Book Review: Case Closed Volume 37

August 26, 2012


Surprisingly, I got half of my order delivered quickly, which means I have two more books. Today, I will be reviewing one of those books, which is called Case Closed Volume 37 by Gosho Aoyama.

As I gave a series synopsis in an earlier post, I will not go over it again.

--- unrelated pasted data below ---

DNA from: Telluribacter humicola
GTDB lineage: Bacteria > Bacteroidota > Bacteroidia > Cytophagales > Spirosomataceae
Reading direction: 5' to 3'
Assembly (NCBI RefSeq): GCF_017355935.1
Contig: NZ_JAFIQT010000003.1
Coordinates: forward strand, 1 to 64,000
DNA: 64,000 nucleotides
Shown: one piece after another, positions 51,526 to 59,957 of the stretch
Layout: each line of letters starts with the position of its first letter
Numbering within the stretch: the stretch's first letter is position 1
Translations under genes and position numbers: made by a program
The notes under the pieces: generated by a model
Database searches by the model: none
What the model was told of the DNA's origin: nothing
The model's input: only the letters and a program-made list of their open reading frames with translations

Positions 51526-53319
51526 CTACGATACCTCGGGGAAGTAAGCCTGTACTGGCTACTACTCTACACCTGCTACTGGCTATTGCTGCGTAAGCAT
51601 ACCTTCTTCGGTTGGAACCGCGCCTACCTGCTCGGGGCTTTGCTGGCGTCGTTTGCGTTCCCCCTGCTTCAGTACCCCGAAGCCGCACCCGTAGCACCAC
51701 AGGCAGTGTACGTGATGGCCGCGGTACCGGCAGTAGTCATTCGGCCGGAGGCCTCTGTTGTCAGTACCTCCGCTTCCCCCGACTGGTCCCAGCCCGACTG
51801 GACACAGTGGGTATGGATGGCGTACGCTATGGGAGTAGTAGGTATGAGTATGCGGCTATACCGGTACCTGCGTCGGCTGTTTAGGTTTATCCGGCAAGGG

The bombing case has been successfully wrapped up and Sato can finally have some peace, but Jimmy does not really get any breaks. First, Richard substitutes as a host for a Television drama. Things seem to be going well, but after hearing a scream, one of the actors is dead and most of the victim's co-stars have a reason to want him dead. It is up to Jimmy and the gang to find out which of the four suspects killed the victim. Once that case is wrapped up, three people come to Richard to find a programmer who was hired to create some games for them. The most shocking thing is that the person also met with Tequila. When he is found, Jimmy wants to interrogate him about what he knows of Black Org. However, when they reach his location they find his corpse, and Jimmy finds his diary. Now, Jimmy must find the culprit without losing the best lead he has had so far on information on Black Org. Finally, based on what information Jimmy could gather, Dr. Agasa and Jimmy head to Gunma, where they make contact with Vodka, who is not aware that the programmer is dead. Using this to fact to his advantage, Jimmy makes Vodka schedule the meeting time for four in the morning. However, before they can make it to the location, their car gets a flat and hitch a ride with strangers, but the strangers do not seem to be who they want Jimmy and Agasa to believe.